Three things to stop bullying are: prevention, identification, and action. Schools can create prevention strategies by establishing school rules, by increasing staff supervision, and by devoting time each week to discuss bullying strategies. Identification is important because most students mention teachers not noticing as their reason for not reporting bullying at school (Kivi, 2012). To identify bullies, teachers should pay attention to the dynamics of the classroom. They need to be aware of the groups of kids hanging out together and how they interact. This allows the teacher to determine who are leaders and who seem to be on the outside socially (Farmer & Hall, 2009). Finally, action at school is important. Without school action, students will stop reporting bullying and bullies won't stop (Kivi, 2012).

To change the behavior of a bully, the bully and victim will both need counseling. One suggestion is to counsel them separately. The bully needs to be provided with better ways to interact with others and to be taught how to empathize. The victim needs counseling to teach him or her how to deal with the bullying. The key is to make sure that the victim knows that no one deserves to be bullied and that the behavior will not be accepted. Everything will be done to stop the bullying. The bully needs to know that his or her behavior is inappropriate and it will not be tolerated (Piotrowski & Hoot, 2008).

One key thing to remember is that bullying is using technology faster than we can create ways to prevent it. With access to a cell phone, bullies can text friends, post to Facebook and Twitter, and send photos. Technology, however, is not the problem. The problem is the behavior and how to stop it (Cloud, 2010).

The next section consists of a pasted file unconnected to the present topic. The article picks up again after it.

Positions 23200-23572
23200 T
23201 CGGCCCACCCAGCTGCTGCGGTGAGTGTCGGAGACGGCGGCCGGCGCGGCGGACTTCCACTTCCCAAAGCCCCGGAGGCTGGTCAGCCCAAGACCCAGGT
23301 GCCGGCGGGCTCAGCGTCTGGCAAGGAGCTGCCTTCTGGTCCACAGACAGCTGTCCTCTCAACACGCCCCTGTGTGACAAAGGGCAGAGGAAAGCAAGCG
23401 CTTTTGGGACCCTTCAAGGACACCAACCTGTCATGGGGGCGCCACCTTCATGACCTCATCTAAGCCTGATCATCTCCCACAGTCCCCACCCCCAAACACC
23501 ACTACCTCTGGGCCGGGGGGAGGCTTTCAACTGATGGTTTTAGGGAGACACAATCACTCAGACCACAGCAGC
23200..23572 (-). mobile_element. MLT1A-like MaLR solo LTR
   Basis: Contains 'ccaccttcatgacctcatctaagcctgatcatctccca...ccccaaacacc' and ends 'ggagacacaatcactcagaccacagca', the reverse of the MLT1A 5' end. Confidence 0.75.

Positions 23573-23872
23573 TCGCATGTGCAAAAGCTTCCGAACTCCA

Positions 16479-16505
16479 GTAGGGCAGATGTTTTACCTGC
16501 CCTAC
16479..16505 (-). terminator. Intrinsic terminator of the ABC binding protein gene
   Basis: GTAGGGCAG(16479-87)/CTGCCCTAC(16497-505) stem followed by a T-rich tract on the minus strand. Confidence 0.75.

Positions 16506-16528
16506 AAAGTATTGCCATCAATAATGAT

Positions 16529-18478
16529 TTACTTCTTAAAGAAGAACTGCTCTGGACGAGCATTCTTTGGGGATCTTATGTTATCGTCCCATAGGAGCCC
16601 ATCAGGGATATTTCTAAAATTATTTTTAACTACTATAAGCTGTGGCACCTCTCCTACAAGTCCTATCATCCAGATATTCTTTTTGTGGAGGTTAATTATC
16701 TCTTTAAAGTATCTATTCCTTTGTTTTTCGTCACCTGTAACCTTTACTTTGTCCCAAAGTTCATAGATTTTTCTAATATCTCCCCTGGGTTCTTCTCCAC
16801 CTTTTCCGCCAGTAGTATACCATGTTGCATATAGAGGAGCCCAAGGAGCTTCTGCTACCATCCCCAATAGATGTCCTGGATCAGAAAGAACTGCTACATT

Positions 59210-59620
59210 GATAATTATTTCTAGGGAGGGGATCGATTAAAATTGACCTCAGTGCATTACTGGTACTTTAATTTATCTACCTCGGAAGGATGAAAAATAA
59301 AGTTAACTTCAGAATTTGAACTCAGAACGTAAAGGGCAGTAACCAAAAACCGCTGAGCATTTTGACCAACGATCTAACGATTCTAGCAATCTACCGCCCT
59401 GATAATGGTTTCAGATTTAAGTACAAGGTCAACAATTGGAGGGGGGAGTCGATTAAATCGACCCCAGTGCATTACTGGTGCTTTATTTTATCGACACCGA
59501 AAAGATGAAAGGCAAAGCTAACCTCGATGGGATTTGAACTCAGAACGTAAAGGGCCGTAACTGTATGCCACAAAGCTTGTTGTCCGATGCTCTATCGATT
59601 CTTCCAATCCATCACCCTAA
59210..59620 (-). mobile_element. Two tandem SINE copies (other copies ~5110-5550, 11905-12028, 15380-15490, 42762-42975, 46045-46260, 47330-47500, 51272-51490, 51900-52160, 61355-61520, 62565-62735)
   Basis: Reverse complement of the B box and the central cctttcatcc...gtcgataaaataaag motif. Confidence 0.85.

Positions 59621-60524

What To Do

  • Ignore the bully's behavior when possible
  • Leave the situation
  • Be assertive
  • Protect yourself without retaliating
  • Ask the bully to stop - see an adult if s/he doesn't
  • Use humor
  • Take away the bully's power - pretend to agree
  • Spend time in groups
  • Practice what to say

(Piotrowski & Hoot, 2008)

What Not to Do

  • Cry or act hurt in front of the bully
  • Lose your temper
  • Escalate the situation
  • Retaliate in any manner
  • Bring weapons to school

(Piotrowski & Hoot, 2008)


Cloud, J. (2010, October 24). When bullying turns deadly: can it be stopped? Time.
Retrieved from http://content.time.com/time/magazine/article/

Farmer, T. & Hall, C. (2009, February 11). Bullying in school: an exploration of peer
group dynamics. Education.com. Retrieved from http://www.education.com/

Kivi, R. (2012, September 11). Bullying in middle school. Bright Hub Education.
Retrieved from http://www.brighthubeducation.com/teaching-middle-

Piotrowski, D. & Hoot, J. (2008, August 15). Bullying and violence in schools: what
teachers should know and do. Childhood Education, 84(6). Retrieved from

Billie Vanderford

EDU 643

Rod Ramsey

Gardner Webb University

July 27, 2014